- Arianna Auber American-Statesman Staff
1. “Hi, How Are You?” Day at the Mohawk
7 p.m. doors Jan. 22. $10-$15 ($50 VIP). 912 Red River St. mohawkaustin.com.
Songwriter Daniel Johnston’s trademark catchphrase — the title of his best-known 1980s cassette release, celebrated with a mural near the University of Texas campus — provides the name for this evening “of music, art and mental wellness” presented in conjunction with the SIMS Foundation and the City of Austin’s Music & Entertainment Division. It’s partly a tribute to Johnston: Acts including Kathy McCarty, Moving Panoramas, Jane Ellen Bryant, Will Courtney, Cowboy Diplomacy and Leslie Sisson will play Johnston’s works as well as some of their own. — Peter Blackstock
2. The Brunch Boat with Via 313 Pizza
Noon Jan. 21. $45. Lady Bird Lake. facebook.com/events/2028598057423914/.
How about brunch on a boat? 365 Things Austin and Austin Tour Company have teamed up to offer a two-hour weekend party cruise on Lady Bird Lake with Capital Cruises. The afternoon will include live music, both brunch and regular pizza from local favorite Via 313, and lots of booze. There will be a bloody mary bar featuring Deep Eddy Vodka, beer from Big Bend Brewing, and Topo Chico and High Brew Coffee in case you’re looking for nonalcoholic hair of the dog.
3. “Solar” at Art Science Gallery
Noon to 6 p.m. Tuesday, Thursday-Friday, noon to 4 p.m. Saturday and Sunday through Feb. 15. 916 Springdale Road. artsciencegallery.com.
“Solar” is this East Austin gallery’s contribution to Print Austin, a monthlong celebration of the art of printmaking. The multi-artist show features pieces in the printmaking medium that have to do with anything about the sun, whether the art is made by its solar power (as in solar printmaking, cyanotyping or printing with photosensitive inks) or is related to sun- or star-related cultural and natural history. Participating artists include Madelon Umlauf, Nicole Geary and Alisa Ochoa.
4. “The Price Is Right” Live
7:30 p.m. Jan. 24. $29.50-$59.50. H-E-B Center at Cedar Park, 2100 Avenue of the Stars. hebcenter.com.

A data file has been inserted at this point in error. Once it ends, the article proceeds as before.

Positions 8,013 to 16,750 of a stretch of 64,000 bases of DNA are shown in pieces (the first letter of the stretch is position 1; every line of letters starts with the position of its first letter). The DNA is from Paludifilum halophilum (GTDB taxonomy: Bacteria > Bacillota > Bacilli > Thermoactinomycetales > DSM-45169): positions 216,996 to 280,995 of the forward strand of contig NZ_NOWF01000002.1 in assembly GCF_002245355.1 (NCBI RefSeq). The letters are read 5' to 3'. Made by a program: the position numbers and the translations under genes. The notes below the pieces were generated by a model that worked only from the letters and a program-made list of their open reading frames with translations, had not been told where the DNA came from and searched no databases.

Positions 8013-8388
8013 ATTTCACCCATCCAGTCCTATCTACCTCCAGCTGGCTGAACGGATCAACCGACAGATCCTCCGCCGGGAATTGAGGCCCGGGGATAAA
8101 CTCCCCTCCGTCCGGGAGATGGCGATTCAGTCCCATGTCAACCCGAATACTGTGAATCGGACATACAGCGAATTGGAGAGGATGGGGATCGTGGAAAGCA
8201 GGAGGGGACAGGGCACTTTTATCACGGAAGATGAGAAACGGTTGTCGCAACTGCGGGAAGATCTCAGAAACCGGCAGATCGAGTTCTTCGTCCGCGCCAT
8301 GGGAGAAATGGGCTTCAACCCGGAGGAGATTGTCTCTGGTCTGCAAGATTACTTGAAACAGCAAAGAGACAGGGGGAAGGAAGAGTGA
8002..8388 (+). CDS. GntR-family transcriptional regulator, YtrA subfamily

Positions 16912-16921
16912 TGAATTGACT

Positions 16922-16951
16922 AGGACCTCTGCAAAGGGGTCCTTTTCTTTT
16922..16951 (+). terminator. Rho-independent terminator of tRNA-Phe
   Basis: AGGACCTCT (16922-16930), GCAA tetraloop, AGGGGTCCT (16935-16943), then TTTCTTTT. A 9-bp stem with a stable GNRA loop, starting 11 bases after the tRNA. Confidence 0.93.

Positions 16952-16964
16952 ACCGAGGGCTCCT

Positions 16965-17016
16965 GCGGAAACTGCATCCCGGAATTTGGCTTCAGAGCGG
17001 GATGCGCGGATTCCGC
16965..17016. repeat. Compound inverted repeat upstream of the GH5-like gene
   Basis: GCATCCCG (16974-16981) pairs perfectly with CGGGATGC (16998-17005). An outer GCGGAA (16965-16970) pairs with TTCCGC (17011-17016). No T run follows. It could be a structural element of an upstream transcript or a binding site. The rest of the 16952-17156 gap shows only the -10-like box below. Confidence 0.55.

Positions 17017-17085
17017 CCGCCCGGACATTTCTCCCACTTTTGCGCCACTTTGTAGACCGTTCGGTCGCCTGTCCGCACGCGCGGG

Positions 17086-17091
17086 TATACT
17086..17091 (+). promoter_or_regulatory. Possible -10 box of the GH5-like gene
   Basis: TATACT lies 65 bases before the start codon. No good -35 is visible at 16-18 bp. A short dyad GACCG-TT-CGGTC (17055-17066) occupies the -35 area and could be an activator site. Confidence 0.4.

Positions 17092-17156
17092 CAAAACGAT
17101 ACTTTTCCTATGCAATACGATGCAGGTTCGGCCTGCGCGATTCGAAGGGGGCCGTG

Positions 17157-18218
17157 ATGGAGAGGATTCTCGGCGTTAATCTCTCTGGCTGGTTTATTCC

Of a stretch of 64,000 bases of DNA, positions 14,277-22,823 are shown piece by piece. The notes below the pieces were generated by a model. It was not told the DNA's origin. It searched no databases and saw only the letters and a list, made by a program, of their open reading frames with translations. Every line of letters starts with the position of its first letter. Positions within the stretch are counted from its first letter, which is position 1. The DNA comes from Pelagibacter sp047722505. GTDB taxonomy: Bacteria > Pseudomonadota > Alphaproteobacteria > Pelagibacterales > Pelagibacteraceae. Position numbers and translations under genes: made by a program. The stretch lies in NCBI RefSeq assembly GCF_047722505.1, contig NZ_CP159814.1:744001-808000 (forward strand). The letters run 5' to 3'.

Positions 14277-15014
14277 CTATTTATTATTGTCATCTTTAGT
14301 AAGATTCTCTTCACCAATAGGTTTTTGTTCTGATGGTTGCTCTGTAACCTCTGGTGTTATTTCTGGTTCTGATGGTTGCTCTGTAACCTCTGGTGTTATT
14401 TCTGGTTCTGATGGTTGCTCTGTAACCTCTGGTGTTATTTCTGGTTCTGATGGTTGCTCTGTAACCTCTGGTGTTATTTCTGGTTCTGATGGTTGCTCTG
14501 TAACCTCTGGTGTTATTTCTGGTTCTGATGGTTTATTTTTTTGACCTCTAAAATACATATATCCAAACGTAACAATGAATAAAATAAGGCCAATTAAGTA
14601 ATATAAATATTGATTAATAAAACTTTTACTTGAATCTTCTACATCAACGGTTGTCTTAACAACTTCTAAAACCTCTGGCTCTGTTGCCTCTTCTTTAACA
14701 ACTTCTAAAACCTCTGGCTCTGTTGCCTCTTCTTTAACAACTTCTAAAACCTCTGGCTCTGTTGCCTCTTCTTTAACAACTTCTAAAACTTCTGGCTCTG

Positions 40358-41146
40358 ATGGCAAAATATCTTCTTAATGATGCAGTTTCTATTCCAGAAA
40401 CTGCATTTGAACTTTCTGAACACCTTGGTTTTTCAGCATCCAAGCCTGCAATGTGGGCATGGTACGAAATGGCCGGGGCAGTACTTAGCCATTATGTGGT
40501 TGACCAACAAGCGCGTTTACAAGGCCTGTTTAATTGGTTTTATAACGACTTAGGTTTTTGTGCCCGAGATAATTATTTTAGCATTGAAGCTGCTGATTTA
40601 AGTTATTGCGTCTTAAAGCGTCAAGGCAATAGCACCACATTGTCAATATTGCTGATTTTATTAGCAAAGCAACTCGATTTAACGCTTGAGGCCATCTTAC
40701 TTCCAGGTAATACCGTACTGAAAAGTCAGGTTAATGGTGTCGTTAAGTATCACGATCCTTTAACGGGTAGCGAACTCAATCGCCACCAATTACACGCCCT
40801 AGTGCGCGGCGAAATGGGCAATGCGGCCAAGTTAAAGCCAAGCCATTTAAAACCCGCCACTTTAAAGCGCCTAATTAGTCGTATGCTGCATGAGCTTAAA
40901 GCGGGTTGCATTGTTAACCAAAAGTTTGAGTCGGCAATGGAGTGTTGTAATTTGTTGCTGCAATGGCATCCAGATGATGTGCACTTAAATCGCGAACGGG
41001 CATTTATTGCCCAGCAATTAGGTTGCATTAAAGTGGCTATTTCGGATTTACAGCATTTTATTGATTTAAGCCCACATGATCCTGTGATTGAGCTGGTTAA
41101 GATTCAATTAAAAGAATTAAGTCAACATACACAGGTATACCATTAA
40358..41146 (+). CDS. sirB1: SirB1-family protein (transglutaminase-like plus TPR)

You’ve likely seen “The Price Is Right” myriad times as television’s longest running and most popular game show. But have you watched in person while the big wheel spins? The stage show version is coming to the H-E-B Center, offering conestants the chance to win cash, appliances, vacations and possibly even a new car while they play fun games like Plinko, Cliffhangers, the Big Wheel and the always awesome Showcase. You can simply watch or register for your chance to be a contestant.
5. Gary P. Nunn at BookPeople
7 p.m. Jan. 25. Free. 605 N. Lamar Blvd. 512-472-5050, bookpeople.com.
A founding father of Austin’s progressive country music scene, Nunn has been wildly influential in changing what is viewed as popular music. His anthem “London Homesick Blues” served as the theme song of the “Austin City Limits” show — the longest-running music series in American television history — for more than two decades. He’s recounting his story in a new memoir, “At Home with the Armadillo,” and will have smaller anecdotes to tell at this BookPeople appearance.
6. Oasis, Texas Brewing’s $2.13 Pale Ale Launch Party
7 to 11 p.m. Jan. 26. Free. 6550 Comanche Trail #301. facebook.com/events/160453524590302/.
Oasis, Texas Brewing in the Lake Travis area has made a beer called the $2.13 Pale Ale — to show appreciation for service industry folks and also to raise awareness about their pay. $2.13 is the federal minimum wage for all tipped employees, and it hasn’t been adjusted for the cost of living since 1991. The beer is a collaboration with local organization In the Weeds, a community forum for the service industry, and the launch party will have live music and a special food menu.
7. Austin Opera’s “Ariadne auf Naxos”
7:30 p.m. Jan. 27 and Feb. 1, 2:30 p.m. Feb. 4. $39-$205. The Long Center, 701 W. Riverside Drive. 512-474-5664, thelongcenter.org.
The Austin Opera is presenting this tour-de-force from German composer Richard Strauss. His “Ariadne auf Naxos” tells the story of a wealthy man who has assembled two groups of performers in his home: some opera singers preparing for a serious opera and, conversely, a troupe of comedians scheduled to perform an Italian comedy. As time grows short, the patron demands that the opera and the comedy be performed together, leading to unexpected — but satisfying — results.